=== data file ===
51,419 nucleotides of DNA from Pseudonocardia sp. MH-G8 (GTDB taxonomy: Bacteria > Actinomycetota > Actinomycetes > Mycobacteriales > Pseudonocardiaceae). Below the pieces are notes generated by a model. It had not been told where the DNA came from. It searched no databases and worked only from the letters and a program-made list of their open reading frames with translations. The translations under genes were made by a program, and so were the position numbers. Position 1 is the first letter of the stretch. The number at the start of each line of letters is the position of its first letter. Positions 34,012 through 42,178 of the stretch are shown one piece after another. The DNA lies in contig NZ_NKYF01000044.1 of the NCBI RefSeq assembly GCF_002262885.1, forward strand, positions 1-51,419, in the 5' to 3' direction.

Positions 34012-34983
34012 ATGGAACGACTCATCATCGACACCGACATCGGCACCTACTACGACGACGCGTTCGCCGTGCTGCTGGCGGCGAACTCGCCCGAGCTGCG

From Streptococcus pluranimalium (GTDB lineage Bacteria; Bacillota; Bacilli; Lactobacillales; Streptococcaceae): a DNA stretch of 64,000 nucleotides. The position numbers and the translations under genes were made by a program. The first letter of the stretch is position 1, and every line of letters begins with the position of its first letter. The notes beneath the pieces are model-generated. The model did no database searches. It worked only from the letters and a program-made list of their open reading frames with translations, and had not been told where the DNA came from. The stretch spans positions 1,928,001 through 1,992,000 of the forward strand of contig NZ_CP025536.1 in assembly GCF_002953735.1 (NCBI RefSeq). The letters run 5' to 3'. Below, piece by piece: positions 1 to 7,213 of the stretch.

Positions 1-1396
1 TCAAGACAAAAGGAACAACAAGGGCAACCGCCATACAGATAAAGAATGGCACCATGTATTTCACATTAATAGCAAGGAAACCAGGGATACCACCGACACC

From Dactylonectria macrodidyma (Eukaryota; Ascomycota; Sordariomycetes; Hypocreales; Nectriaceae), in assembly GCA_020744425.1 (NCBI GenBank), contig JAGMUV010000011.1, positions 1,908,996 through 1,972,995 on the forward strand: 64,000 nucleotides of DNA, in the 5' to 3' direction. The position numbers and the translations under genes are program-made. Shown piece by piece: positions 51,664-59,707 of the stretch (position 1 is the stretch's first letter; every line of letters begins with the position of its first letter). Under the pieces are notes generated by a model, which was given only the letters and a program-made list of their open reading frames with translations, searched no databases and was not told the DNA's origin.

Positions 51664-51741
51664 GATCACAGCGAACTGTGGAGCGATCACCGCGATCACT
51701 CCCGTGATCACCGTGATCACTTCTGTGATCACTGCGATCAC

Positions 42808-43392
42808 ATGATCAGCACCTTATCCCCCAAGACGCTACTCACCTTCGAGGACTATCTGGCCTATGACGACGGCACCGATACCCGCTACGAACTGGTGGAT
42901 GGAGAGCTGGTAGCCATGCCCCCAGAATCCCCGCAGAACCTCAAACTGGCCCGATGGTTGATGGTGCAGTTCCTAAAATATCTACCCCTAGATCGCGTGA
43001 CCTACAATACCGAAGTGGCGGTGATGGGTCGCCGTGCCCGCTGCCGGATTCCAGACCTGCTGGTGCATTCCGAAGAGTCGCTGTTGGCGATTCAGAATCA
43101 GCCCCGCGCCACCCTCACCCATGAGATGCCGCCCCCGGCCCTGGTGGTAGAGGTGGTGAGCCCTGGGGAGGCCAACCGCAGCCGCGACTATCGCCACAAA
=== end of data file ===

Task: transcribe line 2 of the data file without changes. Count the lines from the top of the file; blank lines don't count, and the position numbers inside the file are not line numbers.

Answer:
Positions 34012-34983